Hannah Jadagu: “If you look like me, sound like me, you can do it, too. Anybody can, so don’t feel intimidated by the guitar world”

Hannah Jagadu
(Image credit: Jack Duffy)

Hailing from Texas but residing in New York, 20-year-old Hannah Jadagu juggles studying Music Business at college with working on her own brand of effortlessly cool, lo-fi indie pop as a freshly signed member of the Sub Pop family. 

She’s been self-producing since high school, and found her sonic thumbprint in hazy guitars that wrap around introspective lyrics and shimmering single-coil tones, softened by clouds of chorus, reverb and delay. The self-taught writer/player/producer describes her trusty Fender Stratocaster as “the centre of everything”. 

“I’m not writing a song unless I’m playing,” she emphasises. But her approach has often relied on far less classic tools, too. Taking her cue from bedroom pop pioneers like Steve Lacy, Hannah recorded her early music (including 2021’s What Is Going On? EP) using her iPhone 7, GarageBand iOS and a few accessories.

“I bought this iRig at Guitar Center for 20 bucks,” she says, “and from then on, I was just literally connecting it to my iPhone, playing beats and mixing around with chorus guitars and reverb.”

Recently, she’s downed the handheld gadgetry and headed studiowards for the first time, alongside co-producer, Max Robert Baby. The partnership has already yielded the infectious Say It Now, and there’s a debut album brewing that promises to take a noisier turn.

“People are in for some louder sounds,” she promises. “I wanted no song to be confused with another, and I wanted it to be full of surprises.” 

Conscious of not wanting to “stray too far” from her DIY roots either, she resisted potential gear overindulgences, swerving the need for amps by recording directly from guitar to desk. “We used a lot of plugins,” she laughs, pointing to Valhalla’s analog-inspired bundles as essentials.

Live, she uses a Fender Deluxe Reverb, a Boss DS-1, an Electro-Harmonix Holy Grail, an MXR Analog Chorus and a Z.Vex Instant Lo-Fi Junky, which she dubs the “really wonky one” for its warped, out-of-a-record-player tones. Content, for now, with four pedals and one guitar, Hannah has no intention of rushing the discovery process –though she confesses to having her eye on a TC Electronic Rusty Fuzz and maybe a Jazzmaster.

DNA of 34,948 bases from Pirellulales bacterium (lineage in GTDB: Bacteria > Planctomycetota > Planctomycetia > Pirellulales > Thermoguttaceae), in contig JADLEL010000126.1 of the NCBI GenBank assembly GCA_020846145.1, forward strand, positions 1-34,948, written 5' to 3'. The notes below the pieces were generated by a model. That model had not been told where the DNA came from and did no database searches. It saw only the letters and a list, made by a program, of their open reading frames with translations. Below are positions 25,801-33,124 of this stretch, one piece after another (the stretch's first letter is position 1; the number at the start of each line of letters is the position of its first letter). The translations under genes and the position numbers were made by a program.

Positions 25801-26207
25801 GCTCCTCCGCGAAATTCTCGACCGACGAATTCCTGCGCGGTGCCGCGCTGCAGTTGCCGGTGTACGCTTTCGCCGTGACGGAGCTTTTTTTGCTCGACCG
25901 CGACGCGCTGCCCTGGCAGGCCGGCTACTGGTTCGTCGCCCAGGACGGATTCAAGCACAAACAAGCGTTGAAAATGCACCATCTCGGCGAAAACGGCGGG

“This is not me being modest,” she insists. “I’m just messing around and whatever sounds good, I’m doing!” Her instinct and ability to travel in her own direction at her own pace are perhaps her greatest strengths. “If you look like me, sound like me, you can do it too,” she says. “Anybody can, so don’t feel pressure or feel intimidated by the guitar world.”

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Ellie Rogers

Since graduating university with a degree in English, Ellie has spent the last decade working in a variety of media, marketing and live events roles. As well as being a regular contributor to Total Guitar, MusicRadar and GuitarWorld.com, she currently heads up the marketing team of a mid-scale venue in the south-west of England. She started dabbling with guitars around the age of seven and has been borderline obsessed ever since. She has a particular fascination with alternate tunings, is forever hunting for the perfect slide for the smaller-handed guitarist, and derives a sadistic pleasure from bothering her drummer mates with a preference for “f**king wonky” time signatures.